The Condescension of Paul Krugman

 

Just to get citizens into a suitably docile condition to receive the President’s State of the Union address, Paul Krugman reminds them in a recent New York Times column that they aren’t bright enough to criticize government policy.

Americans are especially thick, apparently, about the need for deficit spending. “It’s very hard,” Dr. Krugman confides, just as he might in a faculty lounge, “to try to communicate even the most basic truths of macroeconomics, like the need to run deficits to support employment in bad times.”

Even President Obama, to Dr. Krugman’s apparent irritation, occasionally slips into the thoughtless habit of “echoing Republican rhetoric about the need for the federal government to tighten its belt…” To illuminate, Dr. Krugman offers a lesson about the Depression within the Depression of the later 1930s: “consider what happened in 1936…”

… F.D.R. had just won a smashing re-election victory, largely because of the success of his deficit-spending policies. It’s often forgotten now, but his first term was marked by rapid economic recovery and sharply falling unemployment. But the public remained wedded to economic orthodoxy: by a more than 2-to-1 majority, voters surveyed by Gallup just after the election called for a balanced budget. And F.D.R., unfortunately, listened; his attempt to balance the budget soon plunged America back into recession.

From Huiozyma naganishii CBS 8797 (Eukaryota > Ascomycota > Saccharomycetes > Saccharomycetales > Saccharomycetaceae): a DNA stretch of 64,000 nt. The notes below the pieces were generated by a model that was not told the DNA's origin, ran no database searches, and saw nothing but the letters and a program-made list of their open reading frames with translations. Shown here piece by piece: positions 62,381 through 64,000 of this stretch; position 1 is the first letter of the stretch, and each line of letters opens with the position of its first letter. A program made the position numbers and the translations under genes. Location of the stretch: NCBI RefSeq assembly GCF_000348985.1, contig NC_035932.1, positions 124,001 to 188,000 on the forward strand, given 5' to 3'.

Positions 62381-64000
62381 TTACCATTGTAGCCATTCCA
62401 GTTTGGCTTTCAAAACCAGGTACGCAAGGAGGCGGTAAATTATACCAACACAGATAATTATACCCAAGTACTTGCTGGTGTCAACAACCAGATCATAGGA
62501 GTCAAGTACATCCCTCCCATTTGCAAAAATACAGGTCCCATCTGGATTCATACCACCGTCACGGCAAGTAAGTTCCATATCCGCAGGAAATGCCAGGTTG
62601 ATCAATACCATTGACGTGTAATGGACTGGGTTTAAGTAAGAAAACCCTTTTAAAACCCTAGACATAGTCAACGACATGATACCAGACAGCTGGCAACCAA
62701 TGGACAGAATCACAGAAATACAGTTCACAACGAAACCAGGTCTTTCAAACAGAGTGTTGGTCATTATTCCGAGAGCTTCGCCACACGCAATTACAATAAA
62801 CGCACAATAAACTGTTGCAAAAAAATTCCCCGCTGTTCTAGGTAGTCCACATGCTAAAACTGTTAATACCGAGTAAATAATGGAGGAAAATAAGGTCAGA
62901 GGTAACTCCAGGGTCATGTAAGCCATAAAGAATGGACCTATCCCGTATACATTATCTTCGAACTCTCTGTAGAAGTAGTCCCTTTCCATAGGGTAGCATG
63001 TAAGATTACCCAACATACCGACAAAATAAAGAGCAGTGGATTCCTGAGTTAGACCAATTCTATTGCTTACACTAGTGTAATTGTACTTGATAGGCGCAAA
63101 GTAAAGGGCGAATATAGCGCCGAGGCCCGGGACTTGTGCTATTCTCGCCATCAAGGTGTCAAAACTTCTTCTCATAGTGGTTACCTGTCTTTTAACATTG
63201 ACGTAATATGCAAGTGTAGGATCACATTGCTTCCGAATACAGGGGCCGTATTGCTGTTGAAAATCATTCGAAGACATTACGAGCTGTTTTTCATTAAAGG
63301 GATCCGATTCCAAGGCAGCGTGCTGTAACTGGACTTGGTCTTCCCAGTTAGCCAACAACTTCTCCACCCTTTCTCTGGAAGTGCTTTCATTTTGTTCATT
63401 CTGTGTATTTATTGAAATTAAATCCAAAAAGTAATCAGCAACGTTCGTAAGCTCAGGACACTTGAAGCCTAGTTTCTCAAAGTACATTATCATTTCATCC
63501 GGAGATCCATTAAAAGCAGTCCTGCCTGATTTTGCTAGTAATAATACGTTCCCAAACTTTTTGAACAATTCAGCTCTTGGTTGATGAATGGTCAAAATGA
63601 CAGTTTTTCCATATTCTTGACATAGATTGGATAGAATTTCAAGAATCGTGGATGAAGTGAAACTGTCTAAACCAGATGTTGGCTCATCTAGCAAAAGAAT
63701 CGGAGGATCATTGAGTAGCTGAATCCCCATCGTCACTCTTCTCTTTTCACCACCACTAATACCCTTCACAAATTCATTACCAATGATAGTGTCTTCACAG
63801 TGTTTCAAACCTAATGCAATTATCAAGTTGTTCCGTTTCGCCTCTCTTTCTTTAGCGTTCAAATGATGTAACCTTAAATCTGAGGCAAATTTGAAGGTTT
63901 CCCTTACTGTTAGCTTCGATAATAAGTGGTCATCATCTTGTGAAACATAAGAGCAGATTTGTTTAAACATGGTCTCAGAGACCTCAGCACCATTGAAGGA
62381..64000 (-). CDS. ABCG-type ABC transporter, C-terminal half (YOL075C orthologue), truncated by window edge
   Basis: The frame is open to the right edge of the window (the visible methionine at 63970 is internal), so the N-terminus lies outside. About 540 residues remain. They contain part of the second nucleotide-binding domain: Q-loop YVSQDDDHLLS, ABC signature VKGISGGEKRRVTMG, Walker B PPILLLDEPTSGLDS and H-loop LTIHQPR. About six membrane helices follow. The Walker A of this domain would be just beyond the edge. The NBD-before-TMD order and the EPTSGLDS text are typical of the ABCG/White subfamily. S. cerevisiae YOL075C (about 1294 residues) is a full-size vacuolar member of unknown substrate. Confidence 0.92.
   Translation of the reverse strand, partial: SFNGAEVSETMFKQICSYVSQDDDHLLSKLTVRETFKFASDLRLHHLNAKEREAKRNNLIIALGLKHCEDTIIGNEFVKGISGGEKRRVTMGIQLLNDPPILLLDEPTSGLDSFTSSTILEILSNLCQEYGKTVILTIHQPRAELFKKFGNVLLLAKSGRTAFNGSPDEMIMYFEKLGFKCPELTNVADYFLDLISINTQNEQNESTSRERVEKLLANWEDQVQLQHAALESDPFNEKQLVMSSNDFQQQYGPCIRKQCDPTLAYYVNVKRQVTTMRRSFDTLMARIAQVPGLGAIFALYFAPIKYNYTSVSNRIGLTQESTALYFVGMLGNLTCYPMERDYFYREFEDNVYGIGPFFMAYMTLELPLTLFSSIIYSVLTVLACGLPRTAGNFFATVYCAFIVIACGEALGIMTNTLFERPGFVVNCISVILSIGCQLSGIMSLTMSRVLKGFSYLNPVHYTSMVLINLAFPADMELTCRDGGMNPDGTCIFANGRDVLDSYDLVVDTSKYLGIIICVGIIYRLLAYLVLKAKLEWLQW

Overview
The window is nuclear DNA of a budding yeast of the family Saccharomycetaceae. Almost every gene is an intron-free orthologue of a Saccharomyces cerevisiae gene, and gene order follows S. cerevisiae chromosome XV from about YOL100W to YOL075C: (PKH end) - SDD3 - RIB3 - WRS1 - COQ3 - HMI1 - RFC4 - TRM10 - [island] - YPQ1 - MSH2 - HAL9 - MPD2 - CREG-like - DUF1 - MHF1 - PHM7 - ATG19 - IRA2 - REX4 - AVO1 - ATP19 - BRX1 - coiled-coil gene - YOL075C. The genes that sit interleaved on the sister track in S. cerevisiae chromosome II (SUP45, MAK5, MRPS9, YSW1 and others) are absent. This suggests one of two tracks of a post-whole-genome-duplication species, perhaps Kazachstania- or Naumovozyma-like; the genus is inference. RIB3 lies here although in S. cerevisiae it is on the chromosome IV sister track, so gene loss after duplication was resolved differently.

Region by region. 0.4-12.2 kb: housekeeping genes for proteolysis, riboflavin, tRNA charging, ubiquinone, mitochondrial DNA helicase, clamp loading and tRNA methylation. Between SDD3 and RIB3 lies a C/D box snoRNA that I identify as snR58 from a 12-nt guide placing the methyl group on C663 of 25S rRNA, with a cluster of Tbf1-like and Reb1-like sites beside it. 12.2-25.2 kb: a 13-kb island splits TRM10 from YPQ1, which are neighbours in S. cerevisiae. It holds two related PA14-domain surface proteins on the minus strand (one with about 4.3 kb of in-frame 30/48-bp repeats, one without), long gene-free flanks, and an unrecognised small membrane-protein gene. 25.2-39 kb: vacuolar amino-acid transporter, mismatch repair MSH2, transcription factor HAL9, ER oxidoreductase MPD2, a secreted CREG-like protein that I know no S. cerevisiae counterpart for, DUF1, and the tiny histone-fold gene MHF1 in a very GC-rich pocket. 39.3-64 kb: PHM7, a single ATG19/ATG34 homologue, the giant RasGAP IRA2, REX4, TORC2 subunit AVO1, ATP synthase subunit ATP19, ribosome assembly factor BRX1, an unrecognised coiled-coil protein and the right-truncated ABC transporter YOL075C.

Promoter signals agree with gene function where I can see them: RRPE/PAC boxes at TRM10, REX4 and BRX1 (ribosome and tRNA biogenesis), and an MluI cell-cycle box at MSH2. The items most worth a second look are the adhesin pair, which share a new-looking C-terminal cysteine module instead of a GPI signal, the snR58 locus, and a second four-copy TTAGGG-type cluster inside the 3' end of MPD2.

A look at what actually happened in the later 1930s, however, yields a more nuanced picture. For one thing, the government did run a deficit through the later 1930s, a fact that gets obscured in Dr. Krugman’s column. The pro-deficit interpretation of that period therefore has to argue that the deficit was simply not wide enough.

Ok. If you want to argue that money was generally too tight, you can point to other things as well. Reserve requirements for banks were effectively doubled in this period, taking money out of circulation. At some points, authorities sterilized gold inflows, producing less money, to curtail gold’s expansionary effect.

Recent research, however, has confirmed that other factors did much to bring about the double-dip of the late 1930s. The Wagner Act, a law that gave unions greater power than they enjoy today, had been passed in 1935. Unions had loyally waited through the election of 1936 before exploiting the law to its fullest extent, staging sit-down strikes and demanding (and receiving) higher wages from still-fragile firms.